battery. Pastrana is charged
with slapping the victim in the
face and spitting on her. He
had been drinking, Deputy
Manning said.

Robert Byron Shaw, 42, of
Lacrosse was arrested June 11
by Union Sgt. Ronald
Pinkston for disorderly conduct
and resisting an officer without


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violence. Shaw had been
ejected form the Spring Town
Saloon in Worthington
Springs for being disorderly
and attempting to attack the
bar owner. Deputies responded
and found Shaw in a wooded
area behind the bar where he
was threatening suicide, Sgt.
Pinkston said. He continued
his threats and attempted to
flee by climbing over a barbed
wire fence. Due to Shaw being
extremely impaired he was
subdued by use of a Taser. He
was additionally charged June
12 on a warrant for violation
of probation out of Walton
County, Ga., Sgt. Pinkston
said.
William Sanders, 22, of
Starke was arrested June 6 by
Bradford Deputy Stephen
Bivins for violation of
probation possession of
cocaine.
Robert Flory, 23, of
Keystone Heights was arrested
June 6 by Clay deputies on a
warrant for violation of
probation child abuse.
Gabriel Hendrieth, 20, of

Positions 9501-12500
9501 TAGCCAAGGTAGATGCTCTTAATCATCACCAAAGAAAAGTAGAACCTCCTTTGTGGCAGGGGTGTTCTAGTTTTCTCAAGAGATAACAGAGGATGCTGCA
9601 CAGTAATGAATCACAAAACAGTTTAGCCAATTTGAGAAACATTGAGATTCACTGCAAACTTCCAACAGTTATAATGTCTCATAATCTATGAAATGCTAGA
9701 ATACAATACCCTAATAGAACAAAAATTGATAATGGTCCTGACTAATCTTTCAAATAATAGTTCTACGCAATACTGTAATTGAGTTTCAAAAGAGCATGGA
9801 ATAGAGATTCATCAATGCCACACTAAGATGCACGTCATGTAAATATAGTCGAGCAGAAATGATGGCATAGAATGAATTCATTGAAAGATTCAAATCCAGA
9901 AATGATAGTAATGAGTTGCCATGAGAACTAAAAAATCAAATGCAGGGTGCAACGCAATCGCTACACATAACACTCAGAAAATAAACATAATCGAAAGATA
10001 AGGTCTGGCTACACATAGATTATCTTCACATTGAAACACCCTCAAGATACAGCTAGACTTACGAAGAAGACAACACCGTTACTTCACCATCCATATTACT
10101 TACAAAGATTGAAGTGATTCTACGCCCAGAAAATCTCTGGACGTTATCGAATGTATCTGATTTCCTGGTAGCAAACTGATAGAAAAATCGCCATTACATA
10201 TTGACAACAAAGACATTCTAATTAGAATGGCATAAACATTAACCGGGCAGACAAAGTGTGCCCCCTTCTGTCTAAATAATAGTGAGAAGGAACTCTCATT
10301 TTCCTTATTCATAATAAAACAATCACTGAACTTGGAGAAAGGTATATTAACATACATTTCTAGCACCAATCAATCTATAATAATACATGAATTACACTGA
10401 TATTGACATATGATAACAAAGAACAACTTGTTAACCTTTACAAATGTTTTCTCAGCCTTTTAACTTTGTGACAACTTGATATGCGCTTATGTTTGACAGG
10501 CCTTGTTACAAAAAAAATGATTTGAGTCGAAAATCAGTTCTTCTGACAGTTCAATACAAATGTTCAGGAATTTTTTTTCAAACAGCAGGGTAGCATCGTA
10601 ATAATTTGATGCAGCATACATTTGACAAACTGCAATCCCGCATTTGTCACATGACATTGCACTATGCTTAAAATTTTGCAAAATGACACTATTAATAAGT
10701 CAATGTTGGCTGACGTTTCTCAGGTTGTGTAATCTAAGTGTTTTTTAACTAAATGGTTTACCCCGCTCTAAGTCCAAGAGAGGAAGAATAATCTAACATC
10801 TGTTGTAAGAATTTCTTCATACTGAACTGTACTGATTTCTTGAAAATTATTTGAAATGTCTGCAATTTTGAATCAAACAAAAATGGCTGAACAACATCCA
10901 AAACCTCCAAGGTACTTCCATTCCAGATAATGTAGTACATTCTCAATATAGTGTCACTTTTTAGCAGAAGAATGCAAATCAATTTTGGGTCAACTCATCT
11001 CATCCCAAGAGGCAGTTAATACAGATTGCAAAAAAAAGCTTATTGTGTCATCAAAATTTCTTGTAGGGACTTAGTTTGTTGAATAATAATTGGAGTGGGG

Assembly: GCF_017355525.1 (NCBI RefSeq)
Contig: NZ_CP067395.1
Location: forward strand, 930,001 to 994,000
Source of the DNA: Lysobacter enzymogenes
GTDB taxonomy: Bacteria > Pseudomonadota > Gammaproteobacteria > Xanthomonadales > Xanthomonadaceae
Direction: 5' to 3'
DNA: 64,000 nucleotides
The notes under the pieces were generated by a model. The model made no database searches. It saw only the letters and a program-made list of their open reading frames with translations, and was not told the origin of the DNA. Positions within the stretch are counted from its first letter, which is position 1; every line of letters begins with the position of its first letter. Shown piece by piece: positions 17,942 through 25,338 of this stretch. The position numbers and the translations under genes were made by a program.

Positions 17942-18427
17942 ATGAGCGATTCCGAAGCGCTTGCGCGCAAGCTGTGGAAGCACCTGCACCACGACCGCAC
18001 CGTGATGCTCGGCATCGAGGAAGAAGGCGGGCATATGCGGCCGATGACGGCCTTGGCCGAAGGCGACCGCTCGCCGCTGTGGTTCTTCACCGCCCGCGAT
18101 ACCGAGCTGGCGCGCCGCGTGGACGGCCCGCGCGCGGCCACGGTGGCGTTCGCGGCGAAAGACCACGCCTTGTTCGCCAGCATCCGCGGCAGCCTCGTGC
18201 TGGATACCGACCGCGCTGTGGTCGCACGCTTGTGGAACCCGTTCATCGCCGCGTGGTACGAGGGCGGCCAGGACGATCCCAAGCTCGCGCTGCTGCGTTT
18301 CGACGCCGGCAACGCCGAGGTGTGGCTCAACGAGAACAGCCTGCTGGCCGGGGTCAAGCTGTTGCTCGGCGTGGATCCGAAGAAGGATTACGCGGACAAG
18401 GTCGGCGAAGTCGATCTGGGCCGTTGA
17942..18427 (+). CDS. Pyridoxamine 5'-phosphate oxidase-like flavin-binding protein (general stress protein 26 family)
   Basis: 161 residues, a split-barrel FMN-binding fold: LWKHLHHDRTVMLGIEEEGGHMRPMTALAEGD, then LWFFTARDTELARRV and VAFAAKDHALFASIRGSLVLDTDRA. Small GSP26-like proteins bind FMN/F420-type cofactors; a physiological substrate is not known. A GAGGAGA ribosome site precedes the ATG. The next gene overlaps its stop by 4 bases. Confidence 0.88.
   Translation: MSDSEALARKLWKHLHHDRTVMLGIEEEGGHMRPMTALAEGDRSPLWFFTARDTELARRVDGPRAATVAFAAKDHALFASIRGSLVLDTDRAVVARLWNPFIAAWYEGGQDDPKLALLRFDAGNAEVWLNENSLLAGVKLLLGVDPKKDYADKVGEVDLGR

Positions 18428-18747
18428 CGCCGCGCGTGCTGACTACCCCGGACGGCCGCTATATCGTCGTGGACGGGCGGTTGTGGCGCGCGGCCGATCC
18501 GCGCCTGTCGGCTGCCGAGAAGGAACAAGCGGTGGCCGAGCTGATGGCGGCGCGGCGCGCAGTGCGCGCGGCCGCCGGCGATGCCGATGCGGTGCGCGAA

Lawtey was arrested June 6 by
Bradford Deputy Lee Garnto for
violation of probation sexual
battery.
Gary Davis, 30, of
Gainesville was arrested June 6
by Starke Sgt. Richard Crews
on a warrant from Alachua for
violation of probation felony
battery. He was transported to
Alachua County.
, Coby L. Alston, 24, of
Starke was arrested by Bradford
Deputy D.E. Cannon on
warrant for violation of
probation burglary of structure.
He was released on his own
recognizance by Judge David
Giant.
Steven Thornton, 23, of
Starke was arrested June 7 by
Bradford Sgt. E.J. Kiser for
violation of probation
aggravated battery.
Danny Morris, 44, of St.
Augustine was arrested June 7
for failure to appear worthless
check. Bond was set at $4,000.


NiCole SIKCS, zi, oI .MarKe
arrested June 7 by Deputy
fltd "for failure" to appear
"et.c.J Q,. She as


released after a $2,000 surety
bond was posted.
Randall Wainwright, 37, of
Hawthorne was arrested June 8
by Starke Officer Hooper for
violation of probation
possession of cocaine. He was
released after a $1,004 surety
bond was posted.
Geneva Prevatt, 34, r.,
Hampton was arrested June 8
by parole officers for violation
of probation.
Robert Campbell, 46, of
Keystone Heights was arrested
June 9 by Clay deputies on a
warrant for contempt of court,
failure to pay child support.
James Grassia, 34, of Starke
was arrested June 9 by Clay
deputies on a warrant for
failure to appear petit theft.
Misty Branch, 22, of
Savannah, Ga. was arrested
June 8 by Sgt. Kiser for
violation of probation grand
theft ,and possession of
controlled substance.
Neil Aaron Lorensini, 24, of
Gainesville was arrested June 9
by Lawtey Lt. S.M. Francis
on a warrant from Alachua for
grand theft burglary.
Lorensini's vehicle was traffic
stopped on U.S. 301. He was
released from custody on his
o%% n recognizance by, Judge
Larry Turner.
Ronnie Jackson Dyal, 55,
of Lake Butler was arrested
June 9 by Deputy Manning on
a Warrant from Bradford
County for failure to appear